[No. 32417. En Banc. Supreme Court July 13, 1953.]
In the Matter of the Application for a Writ of Habeas Corpus
of JAY VARNER, Petitioner, v. JOHN R. CRANOR
as Superintendent of the State
 INSANE PERSONS - ADJUDICATION OF INSANITY - PRESUMPTIONS. Every person is presumed to be sane and competent; but when one is adjudged to be of unsound mind, the presumption arises in favor of the continued existence of the incompetency, and the burden of proving recovery is upon the one alleging it.
 CRIMINAL LAW - ARRAIGNMENT AND PLEA - OF PERSON PREVIOUSLY ADJUDGED INSANE - REQUIREMENTS OF DUE PROCESS OF LAW. When one who has been adjudged insane is charged with the commission of a crime, the presumption of the continuance of his insanity requires the appointment of an attorney as next friend and counsel, prior to arraignment, to make that step in criminal procedure accord with due process of law.
 CONSTITUTIONAL LAW - DUE PROCESS OF LAW - CRIMINAL PROSECUTIONS - PLEA OF GUILTY. A plea of guilty is due process of law when made with understanding and not otherwise.
 HABEAS CORPUS - DISPOSITION OF PERSON - ACCEPTANCE OF PLEA OF GUILTY WHILE ADJUDGED INSANE - REMAND. Where, in a habeas corpus proceeding, it appears that the petitioner, who had been previously adjudged insane, was sentenced to the penitentiary upon a plea of guilty of incest entered without the appointment for him of an attorney as next friend and counsel, the supreme court will direct that the petitioner be taken before the trial court, that his plea and sentence be set aside, that an attorney be appointed as his next friend and counsel, and that thereafter he again be arraigned and dealt with according to law.
Application filed in the supreme court February 9, 1953, for a writ of habeas corpus. Denied conditionally; judgment and sentence set aside.
«1» Reported in 259 P (2d) 416.
 See 146 A. L. R. 374; 25 Am. Jur. 179.
July 1953] IN RE VARNER v. CRANOR. 861
Adolf D. Koch, for petitioner.
The Attorney General and Cyrus A. Dimmick, Assistant, for respondent.
FINLEY, J. -
On August 1, 1952, in cause No. 5186, Clark county, the petitioner was charged, pleaded guilty, and was sentenced on two counts of an information charging incest involving both of his two daughters, ages nine and fourteen. In his petition for a writ of habeas corpus, the petitioner points out that he was adjudged legally insane on the 13th day of April 1945, and was committed to the Western State Hospital by court order in cause No. 9925, Clark county, a copy of the judgment and the commitment being attached to his petition. In his brief, petitioner cites In re Burnett, 30 Wn. (2d) 160, 191 P. (2d) 283, and In re Kenstrip v. Cranor, 39 Wn. (2d) 403, 235 P. (2d) 467, as authority for the proposition that he was, as a legal matter, presumptively insane on August 1, 1952, the date he was arraigned, pleaded guilty, and was sentenced on the counts of incest, mentioned above.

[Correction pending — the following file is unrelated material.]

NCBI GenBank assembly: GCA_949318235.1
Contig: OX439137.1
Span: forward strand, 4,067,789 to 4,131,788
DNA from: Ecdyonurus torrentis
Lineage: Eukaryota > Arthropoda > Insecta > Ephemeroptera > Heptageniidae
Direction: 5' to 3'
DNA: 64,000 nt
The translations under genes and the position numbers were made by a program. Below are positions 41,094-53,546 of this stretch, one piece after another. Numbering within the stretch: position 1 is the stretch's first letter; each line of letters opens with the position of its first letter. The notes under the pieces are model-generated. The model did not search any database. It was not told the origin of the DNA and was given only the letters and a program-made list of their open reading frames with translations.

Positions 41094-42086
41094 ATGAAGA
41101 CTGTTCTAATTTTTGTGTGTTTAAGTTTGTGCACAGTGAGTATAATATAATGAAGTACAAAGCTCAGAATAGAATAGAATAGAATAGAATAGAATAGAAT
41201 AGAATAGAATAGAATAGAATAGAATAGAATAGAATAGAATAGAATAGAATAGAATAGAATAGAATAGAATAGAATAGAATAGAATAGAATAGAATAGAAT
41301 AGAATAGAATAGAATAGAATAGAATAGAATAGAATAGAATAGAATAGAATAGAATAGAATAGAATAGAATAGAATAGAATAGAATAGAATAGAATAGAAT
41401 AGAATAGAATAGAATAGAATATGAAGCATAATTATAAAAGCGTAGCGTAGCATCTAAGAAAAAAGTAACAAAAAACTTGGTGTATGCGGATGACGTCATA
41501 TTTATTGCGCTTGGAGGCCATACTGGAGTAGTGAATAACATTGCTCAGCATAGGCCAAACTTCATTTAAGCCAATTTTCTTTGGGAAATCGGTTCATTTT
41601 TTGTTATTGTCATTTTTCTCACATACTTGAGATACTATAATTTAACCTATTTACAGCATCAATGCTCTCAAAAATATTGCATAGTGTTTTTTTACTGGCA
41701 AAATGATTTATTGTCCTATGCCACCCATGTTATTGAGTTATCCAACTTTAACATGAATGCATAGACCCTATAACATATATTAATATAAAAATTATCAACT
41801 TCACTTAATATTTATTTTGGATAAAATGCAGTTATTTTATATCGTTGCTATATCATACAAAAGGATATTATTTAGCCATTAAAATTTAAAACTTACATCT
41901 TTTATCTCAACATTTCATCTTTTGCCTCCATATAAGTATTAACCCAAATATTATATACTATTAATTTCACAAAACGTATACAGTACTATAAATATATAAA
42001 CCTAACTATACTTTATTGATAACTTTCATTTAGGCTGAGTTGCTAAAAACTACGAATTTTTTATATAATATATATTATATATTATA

[1-3] We have examined the transcript relative to the arraignment proceedings and are convinced that nothing is contained therein adequately to counter the presumption of the petitioner's insanity on the indicated date. In the Kenstrip case, supra, we quoted from the Burnett case, supra, and commented as follows:
"`It is the settled law that every person is presumed to be sane and competent; but, when one is adjudged to be of unsound mind and under guardianship, the presumption arises in favor of the continued existence of the incompetency, and, if recovery is claimed to have occurred, the burden of proving it is upon the person making the allegation. [Citing cases.]'
"Thus, at the time of arraignment, petitioner was presumed to be insane.
"It may be frankly conceded that a mental condition can vary from time to time, and that the presumption of the continuance of such a condition is rebuttable. Nevertheless, an adjudication as to a mental condition would be an idle gesture without such a presumption. We do not mean to say that one adjudged insane gains permanent immunity
862 OLSEN v. ROBERTS. [42 Wn. (2d)
from punishment for crime. We do mean that, while so adjudicated, the presumption requires the appointment of an attorney as next friend and counsel, prior to arraignment, to make that step in criminal procedure accord with due process of law. This is because a plea of guilty is due process of law when made with understanding, and otherwise it is not."
 Our opinion in the Kenstrip case is decisive of the basic question presented to us in the instant petition for a writ of habeas corpus. As was done in the Kenstrip case, we here direct that the petitioner be taken before the trial court; that his plea and sentence be set aside; that an attorney be appointed as his next friend and counsel; that thereafter, the petitioner again be arraigned and dealt with according to law.